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5 Tips for Veterans to Stand Out in the Job Market

    

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If you’re joining the civilian workforce after military service, you may have a number of unique advantages thanks to your experience. The key is translating your experience into a civilian context and leveraging your skills and character to stand out. Here are five tips to help you shine in your job hunt.

Learn How One Veteran Leveraged His GI Bill Benefits to Reboot His Career

1. Network

According to Payscale, between 70-85% of jobs are filled through networking. Up to 80% of jobs are never even listed! Building a robust, wide-ranging group of contacts is one of the most effective ways to obtain a job.

As a veteran, stay in contact with the people you served with, and you will instantly have a solid network. Ask family members, friends, and other veterans to help you contact decision-makers in your field. Make sure your LinkedIn is polished, and your other public social media accounts are relatively professional. Attend local networking events in your area, and connect with experts in your desired field.

As you network, it’s vital to build genuine, mutually beneficial relationship. Offer advice or help when possible, and don’t make conversations all about you and your job search. Building a network takes time, but it’s one of the most effective ways to enhance your job search.

2. Refine Your Resume

Your resume is generally your first impression with a potential employer, and you need to make it stand out. According to an eye-tracking study from Ladders, recruiters only looks at an average resume for 7.4 seconds, so your resume needs to grab their attention and earn a second look.

Your resume doesn’t need gimics or flashy designs to deserve that second look. Design a simple, professional resume that emphasizes your expertise, skills, certifications or degrees, and work experience. Try and keep it to one page, and showcase your professional experience and achievements, including your military service. If possible, tailor your resume to each company with specific keywords and terminology. Learn more tips for building a great resume from Time and Military.com

Look through your resume and identify anything related to the military. If those entries use military jargon and terminology, civilian recruiters might not understand the full implications of your experience. Translate your skills and knowledge into a civilian context, and be sure to use strong action verbs. If possible, showcase how your actions delivered specific results (such as an increase in productivity or a decrease in costs) and use hard data and numbers to back that up.

3. Look in the Right Place

Many companies make a point of hiring veterans, as they recognize their unique qualities of discipline, hard work, loyalty, and problem solving. Many government jobs have veterans’ preference, giving veterans priority over other applicants.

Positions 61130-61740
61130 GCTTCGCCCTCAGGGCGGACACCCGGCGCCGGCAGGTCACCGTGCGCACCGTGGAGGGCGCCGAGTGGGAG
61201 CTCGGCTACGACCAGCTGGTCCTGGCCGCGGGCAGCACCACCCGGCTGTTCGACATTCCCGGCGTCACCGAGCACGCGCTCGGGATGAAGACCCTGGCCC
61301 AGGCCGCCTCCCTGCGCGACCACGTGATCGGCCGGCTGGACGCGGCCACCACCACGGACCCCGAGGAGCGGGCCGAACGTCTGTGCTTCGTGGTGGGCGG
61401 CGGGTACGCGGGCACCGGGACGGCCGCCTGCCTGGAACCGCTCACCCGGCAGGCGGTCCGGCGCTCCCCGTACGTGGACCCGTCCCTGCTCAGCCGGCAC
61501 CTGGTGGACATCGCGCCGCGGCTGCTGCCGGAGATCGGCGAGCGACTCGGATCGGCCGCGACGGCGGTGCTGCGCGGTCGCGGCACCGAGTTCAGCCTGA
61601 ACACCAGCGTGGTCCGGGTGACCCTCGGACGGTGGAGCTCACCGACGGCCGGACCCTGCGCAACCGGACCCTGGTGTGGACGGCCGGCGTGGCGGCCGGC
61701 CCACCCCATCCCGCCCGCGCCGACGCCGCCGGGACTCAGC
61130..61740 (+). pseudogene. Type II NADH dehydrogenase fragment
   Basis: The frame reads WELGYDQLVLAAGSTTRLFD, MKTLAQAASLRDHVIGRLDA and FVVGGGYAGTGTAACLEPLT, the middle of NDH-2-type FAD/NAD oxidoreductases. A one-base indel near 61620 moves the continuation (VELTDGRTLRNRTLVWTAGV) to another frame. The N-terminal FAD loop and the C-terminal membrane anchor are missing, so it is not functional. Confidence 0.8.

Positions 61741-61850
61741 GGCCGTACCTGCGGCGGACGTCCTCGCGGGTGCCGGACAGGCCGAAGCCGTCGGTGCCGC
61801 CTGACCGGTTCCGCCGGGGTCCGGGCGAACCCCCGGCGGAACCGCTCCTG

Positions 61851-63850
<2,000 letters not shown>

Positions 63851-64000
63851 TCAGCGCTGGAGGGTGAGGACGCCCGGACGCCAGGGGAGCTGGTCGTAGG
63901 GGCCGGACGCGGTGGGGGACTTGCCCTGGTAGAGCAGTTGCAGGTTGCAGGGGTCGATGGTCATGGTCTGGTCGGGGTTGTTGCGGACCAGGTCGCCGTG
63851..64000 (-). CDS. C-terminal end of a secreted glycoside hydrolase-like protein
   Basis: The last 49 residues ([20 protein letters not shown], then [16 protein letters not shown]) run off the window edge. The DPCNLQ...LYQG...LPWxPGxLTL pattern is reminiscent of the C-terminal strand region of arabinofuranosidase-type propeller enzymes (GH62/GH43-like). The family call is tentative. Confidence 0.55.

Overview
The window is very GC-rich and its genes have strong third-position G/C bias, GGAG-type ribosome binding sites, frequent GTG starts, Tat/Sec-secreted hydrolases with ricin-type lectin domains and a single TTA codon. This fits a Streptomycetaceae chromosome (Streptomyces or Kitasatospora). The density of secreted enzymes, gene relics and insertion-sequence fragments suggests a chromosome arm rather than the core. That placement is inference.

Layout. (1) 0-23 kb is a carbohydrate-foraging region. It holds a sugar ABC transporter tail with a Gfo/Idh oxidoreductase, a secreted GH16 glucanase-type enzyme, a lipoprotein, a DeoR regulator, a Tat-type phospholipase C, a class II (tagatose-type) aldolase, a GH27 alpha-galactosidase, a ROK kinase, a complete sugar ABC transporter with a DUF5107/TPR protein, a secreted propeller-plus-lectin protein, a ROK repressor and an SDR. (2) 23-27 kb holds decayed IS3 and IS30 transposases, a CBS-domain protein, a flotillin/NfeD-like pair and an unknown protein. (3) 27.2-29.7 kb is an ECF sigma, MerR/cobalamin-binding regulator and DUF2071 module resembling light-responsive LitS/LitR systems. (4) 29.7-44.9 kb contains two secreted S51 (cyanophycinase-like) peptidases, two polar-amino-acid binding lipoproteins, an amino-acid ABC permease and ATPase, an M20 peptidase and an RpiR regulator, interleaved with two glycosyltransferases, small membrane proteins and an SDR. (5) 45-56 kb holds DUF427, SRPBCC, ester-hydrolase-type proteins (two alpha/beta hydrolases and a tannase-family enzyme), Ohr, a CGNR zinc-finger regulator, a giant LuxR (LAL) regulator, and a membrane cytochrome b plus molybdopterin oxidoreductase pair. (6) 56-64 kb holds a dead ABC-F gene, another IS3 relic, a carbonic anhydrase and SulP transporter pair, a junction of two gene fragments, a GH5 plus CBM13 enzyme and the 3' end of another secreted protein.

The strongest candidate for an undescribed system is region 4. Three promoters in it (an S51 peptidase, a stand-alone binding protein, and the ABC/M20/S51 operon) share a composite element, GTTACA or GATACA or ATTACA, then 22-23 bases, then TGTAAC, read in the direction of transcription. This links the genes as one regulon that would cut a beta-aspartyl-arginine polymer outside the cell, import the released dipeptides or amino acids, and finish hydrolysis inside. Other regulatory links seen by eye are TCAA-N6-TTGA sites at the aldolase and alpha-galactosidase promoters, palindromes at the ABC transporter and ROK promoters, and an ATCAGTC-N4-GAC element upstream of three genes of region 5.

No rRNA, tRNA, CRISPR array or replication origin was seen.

According to Glassdoor.com, numerous major corporations make major efforts to hire and assist veterans, including big names such as Boeing or PayPal.

4. Showcase Your Character

Even if you didn’t receive specific, transferable technical skills in the military, your service proves certain values and qualities that companies look for. As a veteran, you’ve developed numerous “soft skills,” skills that can’t really be taught in a classroom and that transfer across jobs and career fields. You’ve learned values such as discipline, punctuality, endurance, and the ability to follow orders. You may also have great skills in project management or leadership.

Emphasize these qualities as you search for a job. Tell about specific experiences where these soft skills brought you success, especially if you can back up those stories with specific data and numbers.

5. Get Trained and Certified

Many modern companies require a bachelor’s degree or career training for positions, especially lucrative fields such as technology. As a veteran, you have a big advantage in this field, as you can use your GI Bill® benefits to obtain the training you need to succeed.

If you already have credentials from the military, you might still need to take an exam or recertification course to prove your knowledge in a civilian context.

College and career training both have their pros and cons, but in general, a good career training program can prepare and qualify you for employment more quickly. In college, you’ll spend valuable time on courses that might not matter for your career, while a focused training program will cut out the fluff. A number of lucrative IT jobs are perfect for veterans, and you can easily excel at these careers with the right training and certification.

If you’re ready to stand out in the job search with training and certification, New Horizons Career Development Solutions is here for you. We have a track record of training veterans and helping them find employment, and we work closely with funding sources such as the GI Bill® to help you pay for your training. Our expert advisers can help you develop a solid game-plan, our instructors bring unique insights and knowledge from years on the job, and we offer job placement assistance so you don’t just leave with a certificate, you leave with a career. Check out this list of tips from the VA, and learn more about some of the top skills that companies want from a modern employee, and take your next step to career success.

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